You have probably seen some sort of TV or cartoon depiction of a little angel sitting on a person’s shoulder, and a tiny devil with pitchfork on the opposite shoulder. They are both whispering advice as the person tries to make a decision. Usually it’s about whether to get the fries or a salad. I don’t think that angels and devils interact with us quite like that, but we all do have some internal conversations going on throughout the day. I have noticed in myself that sometimes the loudest and most insistent voice is absolutely the wrong one.
Bad ideas from the loud voice:
- Take another shot of tequila!
- Eat all the chocolate!
- Ask him out for drinks!
- Avoid people today!
Okay, there are times and places where all these things are fine, but in the particular situations I’m thinking of in my life, each of these loud-voice-influenced decisions began a series of unfortunate events.
Sometimes, when we’re feeling depressed, the absolutely last thing we want to do is crawl out of bed. If we make it to the bathroom, we think we’ve made some great progress. The idea of being around other people at times like that is nearly impossible to imagine. All we want to do is curl up in bed, maybe sit in the dark and ruminate about the unfortunate circumstance that is life. If there is chocolate (or whatever binge food you prefer) in the house, so much the better. The loud voice tells you to eat it. Eat it all. Stay in bed. Drink the booze. Take the pills. Don’t answer the phone. Don’t call your friends.
Somewhere inside, there is a quiet voice telling us this course of action will only make things worse, but the idea of going outside and taking a walk or calling friends to come over is just too much. So I have put together a list of achievable goals for days when we’re feeling really down. If you can accomplish some of the things, you might be able to feel a little better tomorrow, instead of making the situation worse.
Things to Do:
Things to Do:
- Take a bath. Put your body in the tub. Run some hot water. Bath salts and bubble bath are awesome, but if you don’t have that, at least your body will be clean, and this is something relaxing and restorative to do for about 20 minutes.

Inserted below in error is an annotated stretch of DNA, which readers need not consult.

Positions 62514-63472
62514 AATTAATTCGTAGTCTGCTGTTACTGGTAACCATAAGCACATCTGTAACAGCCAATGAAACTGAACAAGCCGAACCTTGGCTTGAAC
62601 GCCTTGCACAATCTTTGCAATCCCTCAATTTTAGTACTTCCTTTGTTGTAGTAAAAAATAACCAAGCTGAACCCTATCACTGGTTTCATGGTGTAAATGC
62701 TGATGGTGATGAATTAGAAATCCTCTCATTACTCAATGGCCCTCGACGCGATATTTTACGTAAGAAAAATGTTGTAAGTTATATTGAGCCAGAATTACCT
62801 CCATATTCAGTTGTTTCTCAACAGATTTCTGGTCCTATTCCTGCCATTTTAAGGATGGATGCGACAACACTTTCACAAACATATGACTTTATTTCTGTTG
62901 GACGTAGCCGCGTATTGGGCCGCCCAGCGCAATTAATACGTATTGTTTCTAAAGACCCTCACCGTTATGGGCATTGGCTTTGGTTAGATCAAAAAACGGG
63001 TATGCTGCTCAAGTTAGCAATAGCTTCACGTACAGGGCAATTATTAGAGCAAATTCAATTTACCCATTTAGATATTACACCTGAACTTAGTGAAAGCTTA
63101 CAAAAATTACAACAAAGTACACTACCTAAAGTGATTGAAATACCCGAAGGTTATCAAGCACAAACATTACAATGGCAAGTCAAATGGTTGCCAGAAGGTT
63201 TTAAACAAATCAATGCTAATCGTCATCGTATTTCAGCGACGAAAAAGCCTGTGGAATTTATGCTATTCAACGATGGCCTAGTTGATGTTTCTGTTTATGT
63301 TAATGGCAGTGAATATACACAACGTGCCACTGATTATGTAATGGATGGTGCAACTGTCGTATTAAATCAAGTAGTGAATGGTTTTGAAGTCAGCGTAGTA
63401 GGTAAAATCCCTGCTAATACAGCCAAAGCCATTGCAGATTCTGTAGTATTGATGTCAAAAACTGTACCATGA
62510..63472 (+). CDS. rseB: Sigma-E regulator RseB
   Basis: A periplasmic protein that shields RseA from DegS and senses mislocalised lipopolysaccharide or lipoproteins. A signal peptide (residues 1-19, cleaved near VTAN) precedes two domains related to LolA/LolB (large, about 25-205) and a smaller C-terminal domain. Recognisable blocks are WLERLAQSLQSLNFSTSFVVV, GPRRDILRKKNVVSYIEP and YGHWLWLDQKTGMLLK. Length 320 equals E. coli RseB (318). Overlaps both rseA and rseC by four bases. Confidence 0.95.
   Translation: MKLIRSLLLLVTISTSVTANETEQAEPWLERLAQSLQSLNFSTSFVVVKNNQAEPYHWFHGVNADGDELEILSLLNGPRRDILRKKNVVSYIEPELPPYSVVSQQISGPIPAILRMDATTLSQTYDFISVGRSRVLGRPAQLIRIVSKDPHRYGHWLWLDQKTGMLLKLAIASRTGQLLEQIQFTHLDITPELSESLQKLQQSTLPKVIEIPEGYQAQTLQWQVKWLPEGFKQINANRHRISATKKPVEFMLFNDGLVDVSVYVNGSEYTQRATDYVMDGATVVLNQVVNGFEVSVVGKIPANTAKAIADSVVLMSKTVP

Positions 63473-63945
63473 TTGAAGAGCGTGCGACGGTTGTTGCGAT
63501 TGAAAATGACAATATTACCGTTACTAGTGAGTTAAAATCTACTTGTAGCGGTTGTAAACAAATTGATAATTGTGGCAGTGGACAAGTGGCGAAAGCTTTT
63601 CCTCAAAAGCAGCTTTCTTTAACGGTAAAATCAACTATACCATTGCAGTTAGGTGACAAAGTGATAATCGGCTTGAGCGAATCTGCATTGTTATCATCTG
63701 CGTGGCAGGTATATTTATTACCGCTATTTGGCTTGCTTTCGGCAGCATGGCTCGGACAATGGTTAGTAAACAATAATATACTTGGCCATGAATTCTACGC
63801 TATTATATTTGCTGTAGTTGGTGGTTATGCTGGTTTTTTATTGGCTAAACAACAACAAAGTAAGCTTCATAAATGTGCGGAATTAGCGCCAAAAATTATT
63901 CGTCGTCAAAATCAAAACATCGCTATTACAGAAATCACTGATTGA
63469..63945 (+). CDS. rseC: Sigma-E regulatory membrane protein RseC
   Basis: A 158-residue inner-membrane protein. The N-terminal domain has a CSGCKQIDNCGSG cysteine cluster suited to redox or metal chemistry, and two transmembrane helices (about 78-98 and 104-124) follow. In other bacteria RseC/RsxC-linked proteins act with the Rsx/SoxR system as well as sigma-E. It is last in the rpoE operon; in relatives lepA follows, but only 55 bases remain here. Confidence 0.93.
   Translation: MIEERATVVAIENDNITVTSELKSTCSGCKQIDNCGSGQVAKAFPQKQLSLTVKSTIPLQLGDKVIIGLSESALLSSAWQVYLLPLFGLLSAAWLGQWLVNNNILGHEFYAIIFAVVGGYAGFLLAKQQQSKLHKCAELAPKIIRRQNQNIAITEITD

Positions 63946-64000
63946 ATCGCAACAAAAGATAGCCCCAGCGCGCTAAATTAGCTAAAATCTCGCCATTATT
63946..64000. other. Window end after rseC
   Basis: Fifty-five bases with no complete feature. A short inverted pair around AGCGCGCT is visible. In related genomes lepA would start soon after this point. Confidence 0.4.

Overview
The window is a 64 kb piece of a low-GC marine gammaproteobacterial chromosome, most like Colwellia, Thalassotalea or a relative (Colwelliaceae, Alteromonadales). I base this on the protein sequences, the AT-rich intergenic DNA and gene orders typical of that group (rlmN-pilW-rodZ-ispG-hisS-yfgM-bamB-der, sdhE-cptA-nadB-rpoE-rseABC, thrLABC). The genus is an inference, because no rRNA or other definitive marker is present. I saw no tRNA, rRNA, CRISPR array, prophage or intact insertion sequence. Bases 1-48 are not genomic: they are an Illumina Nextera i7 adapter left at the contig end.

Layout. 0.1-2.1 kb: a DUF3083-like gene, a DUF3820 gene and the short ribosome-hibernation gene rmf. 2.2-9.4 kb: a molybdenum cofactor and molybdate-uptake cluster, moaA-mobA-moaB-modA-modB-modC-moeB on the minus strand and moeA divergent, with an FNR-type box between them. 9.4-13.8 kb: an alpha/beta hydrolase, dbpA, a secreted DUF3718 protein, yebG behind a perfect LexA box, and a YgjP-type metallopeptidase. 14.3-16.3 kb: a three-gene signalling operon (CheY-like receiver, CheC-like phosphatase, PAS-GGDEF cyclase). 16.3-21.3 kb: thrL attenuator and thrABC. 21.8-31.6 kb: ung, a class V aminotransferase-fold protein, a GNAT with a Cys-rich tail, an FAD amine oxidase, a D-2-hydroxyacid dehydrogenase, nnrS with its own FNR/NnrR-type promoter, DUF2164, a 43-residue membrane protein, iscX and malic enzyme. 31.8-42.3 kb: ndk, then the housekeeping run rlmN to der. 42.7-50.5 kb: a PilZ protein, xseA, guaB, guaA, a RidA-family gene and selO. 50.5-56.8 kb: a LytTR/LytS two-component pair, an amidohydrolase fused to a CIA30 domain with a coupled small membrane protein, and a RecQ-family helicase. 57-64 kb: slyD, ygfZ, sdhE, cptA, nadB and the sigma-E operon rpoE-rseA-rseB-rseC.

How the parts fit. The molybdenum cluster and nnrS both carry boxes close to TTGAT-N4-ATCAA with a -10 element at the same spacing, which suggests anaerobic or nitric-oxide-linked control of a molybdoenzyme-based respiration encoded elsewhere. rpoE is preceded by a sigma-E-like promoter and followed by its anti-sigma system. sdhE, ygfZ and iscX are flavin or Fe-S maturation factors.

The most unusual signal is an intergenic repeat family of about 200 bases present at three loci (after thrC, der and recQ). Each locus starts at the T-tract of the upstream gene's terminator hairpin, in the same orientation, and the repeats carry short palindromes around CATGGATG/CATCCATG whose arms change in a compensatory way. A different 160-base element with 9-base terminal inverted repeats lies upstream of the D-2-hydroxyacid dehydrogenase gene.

- Lay on the floor with your feet up on a wall for 5-10 minutes. This is very low effort. It’s more comfortable on a carpeted floor, but if you don’t have carpet, you can put a blanket under yourself.
- Listen to some classical music. You’re probably online: you can go on YouTube and find whole channels of free music that will play for extended periods of time. You can look up “music for depression” or “uplifting music.” Try to avoid any music that makes you depressed or anxious.
- Eat something that grew out of the earth. Whatever you like: banana, apple, nuts, oranges. These items take zero work to prepare, and will help your body repair itself. Find a simple thing in your kitchen. If you don’t have a fruit or a vegetable in the kitchen, this is a great time to call up a friend and say, “I am feeling down. Could you bring me a banana?” The banana will be nicer to you than the quart of ice cream.
o On a side note, if you really don’t have any plant-based foods in your kitchen, the next time you feel well enough to get to the store, buy a stash of healthy things that last a while, like frozen fruits. You can make them into a smoothie or just take them out, let them thaw, and eat them.
- Call a nice friend. You don’t have to tell them you’re feeling down. Just tell them you called to check on them and ask them how their day is going. Maybe their talk will distract you for a while. At times like this, be sure to think about who you are calling—someone who is interested in your well-being and who doesn’t make you feel worse. You might want to call your ex or that frenemy who always puts you down—instead, call someone kind and upbeat who generally makes you feel better.
The goal here is to avoid making things worse by drinking, overeating, or talking to people who affect you negatively. As you start to feel a little more together, maybe in a day or two, take stronger actions, like taking a walk outside. Go in person to a restorative/gentle yoga class. Take any exercise class, or go to a gym with people in it. By moving, we get ourselves out of our heads and into our bodies. If we can find a place with people, it also helps alleviate that sense of isolation that compounds depression.
Once you’re really feeling energetic, plan out a week’s worth of healthy meals and go shopping.
Find a group or organization that needs your help, like a homeless shelter or animal shelter. Volunteer your time to take some of your focus away from your internal dialogue.
When you’re feeling good, try spending a few minutes a day in meditation. I didn’t recommend this at the beginning because, at least in my own head, my meditation gets very melancholy when I’m feeling down, so that’s not really the place I want to start. But when you are feeling well, you can try setting aside a few minutes of quiet time a day to take a mental inventory of your life. Focus, one-by-one, on things for which you are thankful. Mentally reach out to people you care about, sending positive thoughts their way for a moment or two. Try to cultivate a sense of gratitude. If you start the practice when you are feeling well, it can become a healthy and grounding practice even when you’re feeling down. The next time you feel depressed, you might even be able to think of a few things you are grateful for. Some days, that list might be very short. For example, “I am thankful I am not on fire.” However short the list, it is a place to start.
Remember, no matter how bad you feel, tomorrow is another day.